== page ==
After all, the President has to know the nation’s largest marijuana-advocacy groups already are laying the groundwork for full-scale recreational drug legalization that includes psychedelics, meth and cocaine. This is no secret. They’ve been at it for decades. Just a few months ago, Ethan Nadelmann, executive director of the Drug Policy Alliance, led what amounted to a pep rally for recreational drug lovers. Among his rah rah sis boom bah:
“What is it we’re fighting for? Is it simply to legalize it all … some of us, yes, some of us, yes. Some of us believe deeply in our hearts that the best way to treat every drug is the way we treat alcohol and cigarettes today. And we may in fact be right. But what I also know is that to make that argument to the broader public, the public who has engaged and accepted that marijuana should be legally regulated, that we need to hold their hands and engage them into a different basis.”
Nadelmann followed up with this: “We’re not just a movement or people who like marijuana and relish our psychedelics … all the other drugs we enjoy, and we do so responsibly.”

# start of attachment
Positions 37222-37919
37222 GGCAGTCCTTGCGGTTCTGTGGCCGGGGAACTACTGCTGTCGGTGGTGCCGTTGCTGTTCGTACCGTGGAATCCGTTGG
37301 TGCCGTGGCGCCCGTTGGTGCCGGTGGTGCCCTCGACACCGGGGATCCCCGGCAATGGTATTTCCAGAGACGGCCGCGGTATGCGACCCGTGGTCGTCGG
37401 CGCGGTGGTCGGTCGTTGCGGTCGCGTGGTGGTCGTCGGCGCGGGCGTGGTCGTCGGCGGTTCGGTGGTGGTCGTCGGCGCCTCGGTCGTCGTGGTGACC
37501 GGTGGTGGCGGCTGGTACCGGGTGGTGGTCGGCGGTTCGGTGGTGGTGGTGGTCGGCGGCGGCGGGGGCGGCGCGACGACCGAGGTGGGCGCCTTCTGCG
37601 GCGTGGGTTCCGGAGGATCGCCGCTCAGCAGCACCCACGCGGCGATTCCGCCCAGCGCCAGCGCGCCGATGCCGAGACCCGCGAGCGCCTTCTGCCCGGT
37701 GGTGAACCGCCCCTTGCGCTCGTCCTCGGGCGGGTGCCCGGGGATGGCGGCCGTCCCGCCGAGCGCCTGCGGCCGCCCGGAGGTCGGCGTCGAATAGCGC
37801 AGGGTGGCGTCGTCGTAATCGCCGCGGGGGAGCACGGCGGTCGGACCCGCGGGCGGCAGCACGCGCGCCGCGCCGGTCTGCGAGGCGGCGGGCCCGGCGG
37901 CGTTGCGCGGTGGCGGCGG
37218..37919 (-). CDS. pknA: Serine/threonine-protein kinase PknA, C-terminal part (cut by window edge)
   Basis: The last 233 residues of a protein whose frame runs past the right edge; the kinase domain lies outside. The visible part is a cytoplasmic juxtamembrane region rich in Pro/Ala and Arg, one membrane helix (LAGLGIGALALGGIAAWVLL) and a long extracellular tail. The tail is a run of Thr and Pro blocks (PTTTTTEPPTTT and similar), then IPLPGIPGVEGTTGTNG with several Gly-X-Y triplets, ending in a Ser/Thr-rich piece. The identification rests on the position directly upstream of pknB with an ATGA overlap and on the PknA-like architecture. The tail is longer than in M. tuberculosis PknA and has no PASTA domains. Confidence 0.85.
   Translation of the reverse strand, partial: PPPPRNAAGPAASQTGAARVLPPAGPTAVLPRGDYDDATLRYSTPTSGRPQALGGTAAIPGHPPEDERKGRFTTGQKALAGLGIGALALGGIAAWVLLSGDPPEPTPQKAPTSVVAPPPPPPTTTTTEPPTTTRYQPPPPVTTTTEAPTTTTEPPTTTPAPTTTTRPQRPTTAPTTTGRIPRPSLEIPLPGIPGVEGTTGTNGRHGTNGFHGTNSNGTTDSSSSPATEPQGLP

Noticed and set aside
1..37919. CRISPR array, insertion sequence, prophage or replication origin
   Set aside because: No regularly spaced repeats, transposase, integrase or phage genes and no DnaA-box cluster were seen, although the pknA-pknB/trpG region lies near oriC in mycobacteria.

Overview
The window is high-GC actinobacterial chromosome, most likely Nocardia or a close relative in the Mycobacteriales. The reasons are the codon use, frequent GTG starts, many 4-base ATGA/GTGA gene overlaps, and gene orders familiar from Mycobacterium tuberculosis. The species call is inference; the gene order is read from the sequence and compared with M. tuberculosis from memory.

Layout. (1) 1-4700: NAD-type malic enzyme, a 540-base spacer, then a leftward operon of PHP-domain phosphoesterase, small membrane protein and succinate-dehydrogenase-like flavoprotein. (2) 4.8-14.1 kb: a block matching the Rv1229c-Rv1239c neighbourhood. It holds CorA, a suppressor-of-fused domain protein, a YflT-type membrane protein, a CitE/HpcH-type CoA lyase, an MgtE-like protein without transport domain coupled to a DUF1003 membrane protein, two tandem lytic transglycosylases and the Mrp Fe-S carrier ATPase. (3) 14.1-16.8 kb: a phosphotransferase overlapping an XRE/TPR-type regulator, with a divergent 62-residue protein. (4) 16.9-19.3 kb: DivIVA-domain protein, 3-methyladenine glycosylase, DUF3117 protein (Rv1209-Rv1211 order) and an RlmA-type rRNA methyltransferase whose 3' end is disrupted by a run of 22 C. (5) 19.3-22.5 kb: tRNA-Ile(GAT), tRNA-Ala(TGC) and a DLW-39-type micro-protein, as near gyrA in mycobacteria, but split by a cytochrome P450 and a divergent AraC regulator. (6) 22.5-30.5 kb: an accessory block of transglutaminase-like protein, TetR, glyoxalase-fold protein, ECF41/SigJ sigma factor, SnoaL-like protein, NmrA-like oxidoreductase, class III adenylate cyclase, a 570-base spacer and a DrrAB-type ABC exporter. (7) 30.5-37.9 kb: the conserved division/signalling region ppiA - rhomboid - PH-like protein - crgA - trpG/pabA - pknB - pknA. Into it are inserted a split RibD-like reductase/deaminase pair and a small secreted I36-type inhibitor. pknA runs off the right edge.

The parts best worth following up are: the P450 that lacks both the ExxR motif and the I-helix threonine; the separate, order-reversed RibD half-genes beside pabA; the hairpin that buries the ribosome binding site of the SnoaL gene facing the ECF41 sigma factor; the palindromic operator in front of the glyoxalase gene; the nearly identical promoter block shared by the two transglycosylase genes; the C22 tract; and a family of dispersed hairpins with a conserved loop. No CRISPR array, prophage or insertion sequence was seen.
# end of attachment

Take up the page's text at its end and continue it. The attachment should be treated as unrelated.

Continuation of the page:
Let’s ask President Obama what he thinks about all of that — and let’s demand the clear and straight answers we’re not getting from him.
While reporters eager to make the case that using weed is much like having a glass of wine or craft beer with a meal spin like tops, far more astute observers see very clearly what’s going on here: the President is playing both sides of a fence. Even some staunch legalization advocates bemoaned his waffling remarks, calling his position on marijuana “incoherent.” Again, judging from today’s giddy and incredibly myopic news coverage, you’d think he was crystalline.
Similarly, smart and responsible journalists will stop the cheerleading for weed — and the stenography — and doggedly question the President’s easy-breezy comparisons of marijuana and alcohol. He’s got opinions, but does current, reputable science support them? Not really, especially if we’re talking child health. Today’s marijuana is at least 10 times more potent than the strains the President recalls using when he was a teenager and young adult. The President — and everyone else basing their opinions on their experiences in the 1960s, ’70s, ’80s and ’90s — must also stop to consider highly concentrated and increasingly popular forms of marijuana called “hash oil.” Doses of that oil often exceed 80 percent THC. That’s a far cry from the weed of Woodstock, which contained 1-3 percent THC, and the marijuana of around 8 percent THC the President used in the 1980s. This is obvious, and it’s worth mentioning.